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design question

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design question

Unread postAuthor: Moonbogg » Fri Dec 19, 2008 6:12 pm

Do you lose a lot of power when going from, say, a 4" chamber to a 2" U-bend, and then lets say you step down to 1.5" and then your barrel is 2". Does that smaller 1.5" diameter section between your chamber and your barrel constrict or bottleneck the airflow? I was thinking it shouldn't be THAT big of a deal since pneumatics have tiny passageways through the valves. I am making a combustion cannon but this is for my general knowledge as well. Hope iamb being sort of clear at least.
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Unread postAuthor: Hotwired » Fri Dec 19, 2008 6:34 pm

Pneumatic rifles and pistols are in another league both in requirements and engineering capability.

They use co2 or several thousand psi HPA, comparatively small projectiles, they also have a requirement for efficient use of the gas in the reservoir.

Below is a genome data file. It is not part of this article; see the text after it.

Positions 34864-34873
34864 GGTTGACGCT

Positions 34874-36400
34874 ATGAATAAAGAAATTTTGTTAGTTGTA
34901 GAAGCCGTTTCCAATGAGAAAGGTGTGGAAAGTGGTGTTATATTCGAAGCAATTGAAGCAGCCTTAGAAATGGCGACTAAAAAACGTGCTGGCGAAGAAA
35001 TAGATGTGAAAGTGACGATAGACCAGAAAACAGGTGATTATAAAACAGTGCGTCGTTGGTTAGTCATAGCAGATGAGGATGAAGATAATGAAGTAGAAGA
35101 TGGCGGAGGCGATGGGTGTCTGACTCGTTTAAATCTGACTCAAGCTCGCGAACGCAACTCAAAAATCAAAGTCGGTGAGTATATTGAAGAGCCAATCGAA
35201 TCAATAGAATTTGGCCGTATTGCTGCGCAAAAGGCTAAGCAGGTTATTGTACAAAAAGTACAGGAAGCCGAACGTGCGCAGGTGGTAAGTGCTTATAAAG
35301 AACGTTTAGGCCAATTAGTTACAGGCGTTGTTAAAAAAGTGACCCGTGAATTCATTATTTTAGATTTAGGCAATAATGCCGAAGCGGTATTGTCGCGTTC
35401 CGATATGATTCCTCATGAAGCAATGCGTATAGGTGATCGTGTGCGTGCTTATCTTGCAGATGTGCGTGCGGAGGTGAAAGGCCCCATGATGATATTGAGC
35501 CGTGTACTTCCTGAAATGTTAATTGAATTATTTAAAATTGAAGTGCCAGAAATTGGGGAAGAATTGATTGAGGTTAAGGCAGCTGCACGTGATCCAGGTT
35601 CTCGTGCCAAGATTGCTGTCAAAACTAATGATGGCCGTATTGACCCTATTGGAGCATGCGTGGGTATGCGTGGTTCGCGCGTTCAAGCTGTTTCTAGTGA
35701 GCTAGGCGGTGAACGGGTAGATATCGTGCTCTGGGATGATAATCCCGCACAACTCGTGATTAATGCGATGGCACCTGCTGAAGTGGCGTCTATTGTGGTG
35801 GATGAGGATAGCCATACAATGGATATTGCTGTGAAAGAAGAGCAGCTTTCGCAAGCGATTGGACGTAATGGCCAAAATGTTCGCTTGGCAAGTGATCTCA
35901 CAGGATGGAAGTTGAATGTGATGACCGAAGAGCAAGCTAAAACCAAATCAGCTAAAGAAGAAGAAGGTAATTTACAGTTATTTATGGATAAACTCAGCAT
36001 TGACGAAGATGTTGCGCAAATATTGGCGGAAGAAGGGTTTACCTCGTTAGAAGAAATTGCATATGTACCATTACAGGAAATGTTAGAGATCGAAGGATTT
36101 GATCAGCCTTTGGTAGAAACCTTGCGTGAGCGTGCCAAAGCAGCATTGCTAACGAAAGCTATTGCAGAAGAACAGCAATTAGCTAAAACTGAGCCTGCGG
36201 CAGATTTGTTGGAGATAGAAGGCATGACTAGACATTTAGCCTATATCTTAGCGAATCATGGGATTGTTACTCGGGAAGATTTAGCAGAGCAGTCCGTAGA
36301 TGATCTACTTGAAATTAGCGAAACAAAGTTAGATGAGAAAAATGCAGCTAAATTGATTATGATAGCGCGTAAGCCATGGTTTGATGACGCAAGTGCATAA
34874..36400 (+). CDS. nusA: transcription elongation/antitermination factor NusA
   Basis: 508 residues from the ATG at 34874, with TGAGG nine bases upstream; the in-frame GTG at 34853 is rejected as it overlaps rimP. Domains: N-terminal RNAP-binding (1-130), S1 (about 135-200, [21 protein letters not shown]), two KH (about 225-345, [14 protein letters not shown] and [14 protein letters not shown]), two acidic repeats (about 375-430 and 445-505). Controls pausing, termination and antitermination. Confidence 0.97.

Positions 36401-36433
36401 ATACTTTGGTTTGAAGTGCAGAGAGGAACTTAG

If they used a full barrel bore port from the chamber then spectacular energies could result but at a significant use of gas and loss of pressure. Instead they allow a small volume of high pressure gas to escape per shot which is sufficient for the barrel length and pellets used. All cannons in here have huge muzzle blast from the massive load of gas used per shot, that is inefficient.

However since most cannons in here are single shots from single charges of gas there is no requirement to restrict flow and therefore energy.

In a combustion there certainly isn't a reason to have a bottleneck, the better the flow from chamber to barrel the faster energy can be transmitted during the deflagration. The pressure can't be easily stored and lasts for a very short period of time after all.
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Unread postAuthor: jimmy101 » Sat Dec 20, 2008 7:25 pm

In a combustion, flow restrictions are rarely important as restrictions. What is much more likely to be important is increased heat loss through all that plumbing. In particular, a narrow pipe between the chamber and barrel is goig to act as a huge heat sink.
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